Everything Is Stories spoke with photographer Clarke Tolton whose sharp pictures often explore action and movement within various cultures. In this interview, Tolton talks about his latest project, COASTAL WITH TYLER MUMMA, where he travelled with skateboarder Tyler Mumma up and down the California coast shooting stark landscapes and capturing moments of personal freedom.
You grew up skateboarding, surfing, and going to shows. How have these cultures shaped how you take photos and approach things creatively? Are there any specific influences that still inspire you today?
Clarke Tolton: Growing up in Huntington Beach, you’re surrounded by surfing, skating, and music. It’s hard to escape the “bro-ness” of it all. Creatively, I’m not really inspired by surf and skate. But as a kid during the 80s, I remember being fascinated by punkers who would hang around downtown Huntington Beach. Guys with liberty spikes and mohawks. All I wanted to do was dress like those dudes. I thought they were the coolest.
How did the project come about and can you give us a bit of a backstory on who Tyler Mumma is?
I met Tyler in 2011. He asked if I’d ever want to shoot some photos with him. It was something I’d never done, and I thought I might be able to approach it differently. I wasn’t influenced by what other skate photographers were shooting. For me, it wasn’t about the big frontside air or backside smith. I wanted to focus on Tyler and the places he was traveling to. I knew nothing about him until we began to spend time together traveling. He earned a reputation largely outside of the skate industry and would just show up at a spot and tear the place apart with effortless style. We would roll up to spots in Palm Springs, San Francisco, Santa Cruz, Orange County, and everyone would be so psyched to watch him skate. He just wants to have a good time whether it’s skating, surfing, or hanging with friends. No ego, no pretense.
You mentioned this was a photo project without any preconceived idea or concept. Talk about this mindset and the first few days of the project.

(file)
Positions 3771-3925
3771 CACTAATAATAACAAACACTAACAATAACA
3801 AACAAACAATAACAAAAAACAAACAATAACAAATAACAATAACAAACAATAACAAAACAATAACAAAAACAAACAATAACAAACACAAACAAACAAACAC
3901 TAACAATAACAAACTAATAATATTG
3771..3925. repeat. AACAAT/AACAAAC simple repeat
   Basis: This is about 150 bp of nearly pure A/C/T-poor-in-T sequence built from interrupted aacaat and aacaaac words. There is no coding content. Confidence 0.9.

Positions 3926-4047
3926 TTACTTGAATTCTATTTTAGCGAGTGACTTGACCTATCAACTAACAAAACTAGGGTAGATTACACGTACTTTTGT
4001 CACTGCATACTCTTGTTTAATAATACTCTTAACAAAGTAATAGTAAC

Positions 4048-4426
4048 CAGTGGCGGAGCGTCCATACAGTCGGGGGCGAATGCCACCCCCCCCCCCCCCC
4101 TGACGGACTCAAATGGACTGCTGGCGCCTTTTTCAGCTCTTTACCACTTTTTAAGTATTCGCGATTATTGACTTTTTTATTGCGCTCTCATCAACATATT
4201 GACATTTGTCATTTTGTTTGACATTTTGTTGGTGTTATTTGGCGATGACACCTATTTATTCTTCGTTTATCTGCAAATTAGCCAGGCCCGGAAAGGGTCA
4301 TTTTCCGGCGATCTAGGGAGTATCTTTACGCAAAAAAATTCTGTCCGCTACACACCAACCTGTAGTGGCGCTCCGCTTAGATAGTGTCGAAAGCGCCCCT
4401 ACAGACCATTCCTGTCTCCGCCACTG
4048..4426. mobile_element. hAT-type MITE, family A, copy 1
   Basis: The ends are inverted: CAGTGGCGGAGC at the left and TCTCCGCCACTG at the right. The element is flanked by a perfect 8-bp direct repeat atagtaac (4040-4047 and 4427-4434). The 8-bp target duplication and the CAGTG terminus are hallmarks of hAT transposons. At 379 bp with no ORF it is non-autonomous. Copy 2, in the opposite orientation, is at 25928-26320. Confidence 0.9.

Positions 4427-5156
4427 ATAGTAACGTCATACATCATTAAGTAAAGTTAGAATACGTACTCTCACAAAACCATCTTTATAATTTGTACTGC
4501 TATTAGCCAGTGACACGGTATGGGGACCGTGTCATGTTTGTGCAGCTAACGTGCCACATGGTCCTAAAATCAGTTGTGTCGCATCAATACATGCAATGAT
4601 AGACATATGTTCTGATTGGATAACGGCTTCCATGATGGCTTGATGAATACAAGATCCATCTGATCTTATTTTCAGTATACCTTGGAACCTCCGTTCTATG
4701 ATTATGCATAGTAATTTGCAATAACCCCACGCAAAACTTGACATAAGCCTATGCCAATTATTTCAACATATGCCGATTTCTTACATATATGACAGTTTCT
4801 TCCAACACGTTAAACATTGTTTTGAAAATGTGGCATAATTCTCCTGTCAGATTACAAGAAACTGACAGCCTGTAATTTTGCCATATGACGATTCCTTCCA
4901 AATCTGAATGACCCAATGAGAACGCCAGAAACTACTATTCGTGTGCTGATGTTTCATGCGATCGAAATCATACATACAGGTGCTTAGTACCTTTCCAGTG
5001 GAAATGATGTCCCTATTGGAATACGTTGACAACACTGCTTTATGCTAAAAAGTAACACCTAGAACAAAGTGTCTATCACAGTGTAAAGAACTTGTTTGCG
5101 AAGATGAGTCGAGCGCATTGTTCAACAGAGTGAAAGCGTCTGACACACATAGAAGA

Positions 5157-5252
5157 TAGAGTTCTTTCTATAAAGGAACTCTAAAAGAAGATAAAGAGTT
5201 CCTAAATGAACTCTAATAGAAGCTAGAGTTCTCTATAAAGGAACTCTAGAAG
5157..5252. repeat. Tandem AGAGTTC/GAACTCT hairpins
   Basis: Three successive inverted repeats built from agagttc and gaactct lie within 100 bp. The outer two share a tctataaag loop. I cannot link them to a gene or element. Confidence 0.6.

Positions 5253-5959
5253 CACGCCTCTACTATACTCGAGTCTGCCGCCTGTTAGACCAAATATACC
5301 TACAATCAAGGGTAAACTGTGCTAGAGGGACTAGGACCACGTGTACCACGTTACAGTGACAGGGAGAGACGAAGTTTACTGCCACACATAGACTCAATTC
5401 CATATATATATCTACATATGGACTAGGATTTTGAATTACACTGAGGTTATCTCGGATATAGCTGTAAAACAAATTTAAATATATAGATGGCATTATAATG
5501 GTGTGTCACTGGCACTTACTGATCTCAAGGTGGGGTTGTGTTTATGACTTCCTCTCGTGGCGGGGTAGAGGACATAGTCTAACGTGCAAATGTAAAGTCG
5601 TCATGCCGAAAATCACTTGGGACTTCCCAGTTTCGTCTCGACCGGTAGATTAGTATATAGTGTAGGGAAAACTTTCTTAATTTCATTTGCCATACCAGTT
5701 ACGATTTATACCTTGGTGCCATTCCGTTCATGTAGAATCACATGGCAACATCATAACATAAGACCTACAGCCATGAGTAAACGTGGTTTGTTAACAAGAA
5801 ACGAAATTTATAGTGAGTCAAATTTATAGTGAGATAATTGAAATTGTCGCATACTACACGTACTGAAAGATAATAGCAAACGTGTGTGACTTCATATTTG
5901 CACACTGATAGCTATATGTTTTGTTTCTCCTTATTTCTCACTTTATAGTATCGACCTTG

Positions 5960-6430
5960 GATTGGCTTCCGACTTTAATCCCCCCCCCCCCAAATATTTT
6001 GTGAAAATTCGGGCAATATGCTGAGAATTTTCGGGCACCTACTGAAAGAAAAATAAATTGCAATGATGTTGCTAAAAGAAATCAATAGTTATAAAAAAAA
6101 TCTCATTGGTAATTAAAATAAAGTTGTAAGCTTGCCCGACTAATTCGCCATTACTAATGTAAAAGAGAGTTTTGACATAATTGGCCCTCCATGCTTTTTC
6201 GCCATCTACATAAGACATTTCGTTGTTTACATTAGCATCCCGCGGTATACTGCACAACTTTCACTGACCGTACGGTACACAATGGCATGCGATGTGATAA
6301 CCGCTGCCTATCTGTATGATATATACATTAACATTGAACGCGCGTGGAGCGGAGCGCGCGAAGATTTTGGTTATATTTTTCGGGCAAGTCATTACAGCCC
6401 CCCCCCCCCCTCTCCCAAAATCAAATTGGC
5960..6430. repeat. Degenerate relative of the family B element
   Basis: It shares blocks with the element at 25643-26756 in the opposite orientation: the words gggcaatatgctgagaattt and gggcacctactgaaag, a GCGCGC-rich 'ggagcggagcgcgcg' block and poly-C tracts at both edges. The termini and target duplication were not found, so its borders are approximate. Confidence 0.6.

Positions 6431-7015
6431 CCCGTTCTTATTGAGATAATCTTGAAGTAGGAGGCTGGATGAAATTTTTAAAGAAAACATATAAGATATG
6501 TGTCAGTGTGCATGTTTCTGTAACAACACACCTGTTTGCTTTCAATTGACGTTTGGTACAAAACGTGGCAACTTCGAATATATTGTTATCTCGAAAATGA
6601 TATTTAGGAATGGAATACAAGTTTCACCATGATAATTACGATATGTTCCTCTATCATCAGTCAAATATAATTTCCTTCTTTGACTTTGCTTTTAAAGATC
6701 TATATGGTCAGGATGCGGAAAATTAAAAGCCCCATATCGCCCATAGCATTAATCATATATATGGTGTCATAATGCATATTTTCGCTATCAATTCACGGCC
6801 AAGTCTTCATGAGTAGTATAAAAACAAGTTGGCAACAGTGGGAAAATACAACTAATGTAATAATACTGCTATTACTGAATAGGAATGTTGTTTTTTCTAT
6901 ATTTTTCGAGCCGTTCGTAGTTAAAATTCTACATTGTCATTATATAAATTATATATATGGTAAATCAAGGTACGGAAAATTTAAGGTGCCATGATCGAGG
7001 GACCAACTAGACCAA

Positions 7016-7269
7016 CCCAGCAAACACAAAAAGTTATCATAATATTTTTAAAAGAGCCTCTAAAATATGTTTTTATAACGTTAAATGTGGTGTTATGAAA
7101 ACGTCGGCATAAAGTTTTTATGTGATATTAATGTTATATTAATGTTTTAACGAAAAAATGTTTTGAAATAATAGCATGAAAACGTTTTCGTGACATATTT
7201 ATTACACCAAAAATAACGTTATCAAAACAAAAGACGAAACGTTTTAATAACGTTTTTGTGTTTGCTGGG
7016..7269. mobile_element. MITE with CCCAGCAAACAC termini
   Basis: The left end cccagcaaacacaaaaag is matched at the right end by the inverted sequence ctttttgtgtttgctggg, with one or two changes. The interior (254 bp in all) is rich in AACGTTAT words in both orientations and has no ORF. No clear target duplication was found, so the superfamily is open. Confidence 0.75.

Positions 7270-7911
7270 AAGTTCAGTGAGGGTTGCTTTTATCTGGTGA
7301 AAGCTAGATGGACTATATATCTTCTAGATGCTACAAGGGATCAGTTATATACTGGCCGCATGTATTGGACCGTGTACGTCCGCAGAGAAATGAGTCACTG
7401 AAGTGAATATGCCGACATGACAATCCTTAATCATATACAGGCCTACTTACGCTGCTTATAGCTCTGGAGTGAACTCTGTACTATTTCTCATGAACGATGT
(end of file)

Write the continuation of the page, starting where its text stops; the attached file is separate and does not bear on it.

It kind of unfolded as we continued to shoot. There was no right or wrong way, no good or bad. Let’s just have a good time and see what we come up with. The two things I knew I wanted were mid-session portraits and landscapes. If I had a couple of those I considered it a success. The project hasn’t really changed over the course of the years. It’s still about about exploration, travel, community, and Tyler.
I selected the non-skate imagery based on the landscape. For example, the shot we did above the cloud line behind the Golden Gate Bridge. And Tyler directed the skate stuff. We’d be driving on Highway 1, and he’d say “Stop. Get off here. There’s a pool in the forest that I know about” or “There’s a ditch we can skate in Santa Cruz. Wanna go there?” It was all fairly improvised. We stopped wherever we thought we could make good images.
Looking at these photographs, are there any stories that come to mind? The project took you up and down the California coast, so could you talk a bit about why certain spots were chosen?
Not too long after I met Tyler, he asked if I wanted to go shoot at this backyard pool. He pitched it to me as him and a bunch of his friends hopping fences and skating in empty backyard pools. I thought, “This will be amazing and totally illegal. Perfect.” Unfortunately, it wasn’t like that.
In various lower income neighborhoods around the Indio and Palm Springs, residents can’t afford to keep their pools filled and maintained. Tyler and his friends scour Google maps and cruise around neighborhoods for good pools to skate. If they find something they like, they knock on the front door and ask. They call them “permission pools.”
Tyler came across this one pool where the only requirement to skate this guy’s pool was that we buy him an 18 pack of Coors Light and give his son a pair of shoes. Seemed like a fair trade to me. The homeowner sat in his driveway drinking beer, his son had a fresh pair of shoes, and we got to use the pool for as long as we liked.
If you could list a handful of songs that made up the soundtrack to this trip, what were they?
Waylon Jennings, “Luckenbach Texas”
David Allan Coe, “Long Haired Redneck”
Gerry Rafferty, “Down The Line”
Minor Threat, “Filler”